Protip: If you succeed in getting a lead to book an appointment, be sure to send confirmations and reminders. Doing so will increase the chances that the person will show up.
Once a person arrives at your gym, each encounter is an opportunity to sign up a new member and sharpen your sales skills.
Getting to Know Your Prospect
Having top-notch facilities is a powerful asset. But it is not the primary catalyst in selling more memberships. Instead, prioritize your connection to your guest and gather as much information as you can. You must find out what they want to do and why. The “what” allows you to prescribe the correct services, and the “why” will help you overcome objections and make the sale. You should collect all the prospective member’s information on your intro form.
Remember, it’s not about you. It’s about them. Listen more than you talk, and ask lots of questions. For example, “Why do you want to lose 10 pounds?” or, “What would it mean to your family if you improved your fitness?” Try to discover the emotional connections to the goals.
This process will work in access gyms, too. Perhaps a client who just wanted a membership will purchase additional services, supplements or equipment if you dig a little and present solutions to problems.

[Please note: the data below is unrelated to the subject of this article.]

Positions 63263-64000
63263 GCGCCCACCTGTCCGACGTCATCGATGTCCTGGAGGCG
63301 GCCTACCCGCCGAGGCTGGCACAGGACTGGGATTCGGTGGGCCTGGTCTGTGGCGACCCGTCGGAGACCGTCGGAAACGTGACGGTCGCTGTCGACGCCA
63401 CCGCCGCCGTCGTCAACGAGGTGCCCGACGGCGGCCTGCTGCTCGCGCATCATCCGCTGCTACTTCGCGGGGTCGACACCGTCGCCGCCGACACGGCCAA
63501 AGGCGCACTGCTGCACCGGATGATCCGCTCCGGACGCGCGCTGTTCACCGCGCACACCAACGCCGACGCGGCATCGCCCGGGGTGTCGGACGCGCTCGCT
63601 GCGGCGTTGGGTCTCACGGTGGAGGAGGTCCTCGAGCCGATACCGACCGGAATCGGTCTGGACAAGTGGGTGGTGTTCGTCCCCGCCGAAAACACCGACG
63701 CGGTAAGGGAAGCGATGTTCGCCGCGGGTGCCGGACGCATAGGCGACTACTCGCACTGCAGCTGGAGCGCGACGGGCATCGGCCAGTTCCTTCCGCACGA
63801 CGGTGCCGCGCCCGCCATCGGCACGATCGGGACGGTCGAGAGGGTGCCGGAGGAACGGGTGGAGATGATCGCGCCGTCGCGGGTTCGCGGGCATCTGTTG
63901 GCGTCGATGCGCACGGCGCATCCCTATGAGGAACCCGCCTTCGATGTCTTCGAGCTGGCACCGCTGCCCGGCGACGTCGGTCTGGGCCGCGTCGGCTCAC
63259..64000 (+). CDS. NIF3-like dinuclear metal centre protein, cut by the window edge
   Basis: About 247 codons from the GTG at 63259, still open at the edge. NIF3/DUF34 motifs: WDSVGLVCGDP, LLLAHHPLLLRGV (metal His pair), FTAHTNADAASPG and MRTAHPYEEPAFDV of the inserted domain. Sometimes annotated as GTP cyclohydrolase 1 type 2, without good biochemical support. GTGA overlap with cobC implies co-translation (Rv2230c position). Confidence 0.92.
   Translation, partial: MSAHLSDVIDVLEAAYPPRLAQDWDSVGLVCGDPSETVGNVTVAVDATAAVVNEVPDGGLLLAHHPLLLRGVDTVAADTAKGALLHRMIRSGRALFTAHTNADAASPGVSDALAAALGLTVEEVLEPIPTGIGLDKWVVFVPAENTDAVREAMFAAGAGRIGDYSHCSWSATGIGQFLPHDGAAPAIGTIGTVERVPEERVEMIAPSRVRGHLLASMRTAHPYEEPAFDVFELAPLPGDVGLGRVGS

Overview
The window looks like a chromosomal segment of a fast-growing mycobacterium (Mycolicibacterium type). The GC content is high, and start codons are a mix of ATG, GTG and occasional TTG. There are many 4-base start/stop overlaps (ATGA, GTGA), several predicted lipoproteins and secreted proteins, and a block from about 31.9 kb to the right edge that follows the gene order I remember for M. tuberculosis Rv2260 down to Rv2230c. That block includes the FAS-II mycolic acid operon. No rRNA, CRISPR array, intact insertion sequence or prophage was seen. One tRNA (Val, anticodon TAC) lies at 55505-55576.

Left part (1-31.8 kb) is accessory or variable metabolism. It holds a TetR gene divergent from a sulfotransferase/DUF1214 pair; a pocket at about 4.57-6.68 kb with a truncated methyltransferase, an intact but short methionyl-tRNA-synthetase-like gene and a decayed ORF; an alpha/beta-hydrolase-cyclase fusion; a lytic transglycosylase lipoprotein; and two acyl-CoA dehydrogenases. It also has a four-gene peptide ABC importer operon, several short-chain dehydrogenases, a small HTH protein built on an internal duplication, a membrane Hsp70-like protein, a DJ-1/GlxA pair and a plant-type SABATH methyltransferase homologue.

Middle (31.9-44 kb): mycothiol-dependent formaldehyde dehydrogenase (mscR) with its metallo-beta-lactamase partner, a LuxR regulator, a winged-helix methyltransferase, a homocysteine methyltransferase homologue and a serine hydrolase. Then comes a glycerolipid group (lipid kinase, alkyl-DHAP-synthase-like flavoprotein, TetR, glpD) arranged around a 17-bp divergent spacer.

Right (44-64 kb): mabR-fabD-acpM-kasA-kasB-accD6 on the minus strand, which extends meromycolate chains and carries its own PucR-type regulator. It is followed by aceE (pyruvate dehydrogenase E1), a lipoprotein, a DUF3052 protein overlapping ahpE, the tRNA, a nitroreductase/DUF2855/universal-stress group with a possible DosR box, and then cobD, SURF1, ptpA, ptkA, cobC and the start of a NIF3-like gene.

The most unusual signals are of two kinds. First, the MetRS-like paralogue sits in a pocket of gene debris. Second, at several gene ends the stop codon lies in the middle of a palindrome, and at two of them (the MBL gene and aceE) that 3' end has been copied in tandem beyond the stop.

When meeting with leads, dig to acquire this critical info:
- Exercise experience: favorite exercise forms and training styles, dislikes, previous gym memberships, previous successes, reasons for quitting, etc.
- Goals and measures of success: essential for you to make a prescription and track progress.
- Motivation: factors and people involved, commitment levels, decision-making priorities.
- Barriers to success: the things that can cause the person to leave without joining or quit the gym after joining.
In some cases, it’s wise to include a free workout or tour in your consultation. But don’t let that become the focus, and don’t let the person leave without a sales conversation. You must find out about goals and offer a prescription! We recommend you write that prescription down and present the prices to the client with a sales binder or iPad.
If the client signs up, that’s a win. Get the person into your on-ramp/intro program ASAP.
If the client raises objections, you’ll have to address them. Remember: The client came to you to solve a problem. You’re not being pushy. You’re helping the client by offering solutions.
Here’s a video that will help you solve problems for clients:
We’ll cover sales training and more objections below.
Converting More Leads by Becoming a Better Salesperson
There are some basic things you can do to improve your chances of making the sale.